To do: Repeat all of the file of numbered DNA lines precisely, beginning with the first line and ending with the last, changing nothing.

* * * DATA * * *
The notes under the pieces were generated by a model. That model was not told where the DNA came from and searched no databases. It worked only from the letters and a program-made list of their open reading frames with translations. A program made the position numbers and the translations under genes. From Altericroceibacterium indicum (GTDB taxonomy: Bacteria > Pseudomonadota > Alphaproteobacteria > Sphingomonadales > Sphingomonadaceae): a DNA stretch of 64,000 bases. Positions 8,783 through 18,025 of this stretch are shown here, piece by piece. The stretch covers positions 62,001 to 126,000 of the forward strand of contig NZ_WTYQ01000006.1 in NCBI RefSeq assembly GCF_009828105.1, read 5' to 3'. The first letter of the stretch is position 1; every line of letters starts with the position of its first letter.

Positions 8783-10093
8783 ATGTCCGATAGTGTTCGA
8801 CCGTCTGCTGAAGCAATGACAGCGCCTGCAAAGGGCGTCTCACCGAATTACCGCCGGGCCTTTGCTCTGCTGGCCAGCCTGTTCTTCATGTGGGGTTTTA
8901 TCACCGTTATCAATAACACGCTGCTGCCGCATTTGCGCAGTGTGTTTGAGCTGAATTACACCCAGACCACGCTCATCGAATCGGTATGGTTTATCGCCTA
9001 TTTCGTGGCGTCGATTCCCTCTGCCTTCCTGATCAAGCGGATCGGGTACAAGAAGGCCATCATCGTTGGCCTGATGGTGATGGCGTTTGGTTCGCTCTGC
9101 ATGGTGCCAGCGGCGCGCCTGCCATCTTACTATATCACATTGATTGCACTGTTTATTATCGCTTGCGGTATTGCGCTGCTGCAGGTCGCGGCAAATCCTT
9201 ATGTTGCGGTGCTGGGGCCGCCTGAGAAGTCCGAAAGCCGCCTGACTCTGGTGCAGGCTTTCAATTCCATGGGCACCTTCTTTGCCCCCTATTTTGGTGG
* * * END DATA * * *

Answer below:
The notes under the pieces were generated by a model. That model was not told where the DNA came from and searched no databases. It worked only from the letters and a program-made list of their open reading frames with translations. A program made the position numbers and the translations under genes. From Altericroceibacterium indicum (GTDB taxonomy: Bacteria > Pseudomonadota > Alphaproteobacteria > Sphingomonadales > Sphingomonadaceae): a DNA stretch of 64,000 bases. Positions 8,783 through 18,025 of this stretch are shown here, piece by piece. The stretch covers positions 62,001 to 126,000 of the forward strand of contig NZ_WTYQ01000006.1 in NCBI RefSeq assembly GCF_009828105.1, read 5' to 3'. The first letter of the stretch is position 1; every line of letters starts with the position of its first letter.

Positions 8783-10093
8783 ATGTCCGATAGTGTTCGA
8801 CCGTCTGCTGAAGCAATGACAGCGCCTGCAAAGGGCGTCTCACCGAATTACCGCCGGGCCTTTGCTCTGCTGGCCAGCCTGTTCTTCATGTGGGGTTTTA
8901 TCACCGTTATCAATAACACGCTGCTGCCGCATTTGCGCAGTGTGTTTGAGCTGAATTACACCCAGACCACGCTCATCGAATCGGTATGGTTTATCGCCTA
9001 TTTCGTGGCGTCGATTCCCTCTGCCTTCCTGATCAAGCGGATCGGGTACAAGAAGGCCATCATCGTTGGCCTGATGGTGATGGCGTTTGGTTCGCTCTGC
9101 ATGGTGCCAGCGGCGCGCCTGCCATCTTACTATATCACATTGATTGCACTGTTTATTATCGCTTGCGGTATTGCGCTGCTGCAGGTCGCGGCAAATCCTT
9201 ATGTTGCGGTGCTGGGGCCGCCTGAGAAGTCCGAAAGCCGCCTGACTCTGGTGCAGGCTTTCAATTCCATGGGCACCTTCTTTGCCCCCTATTTTGGTGG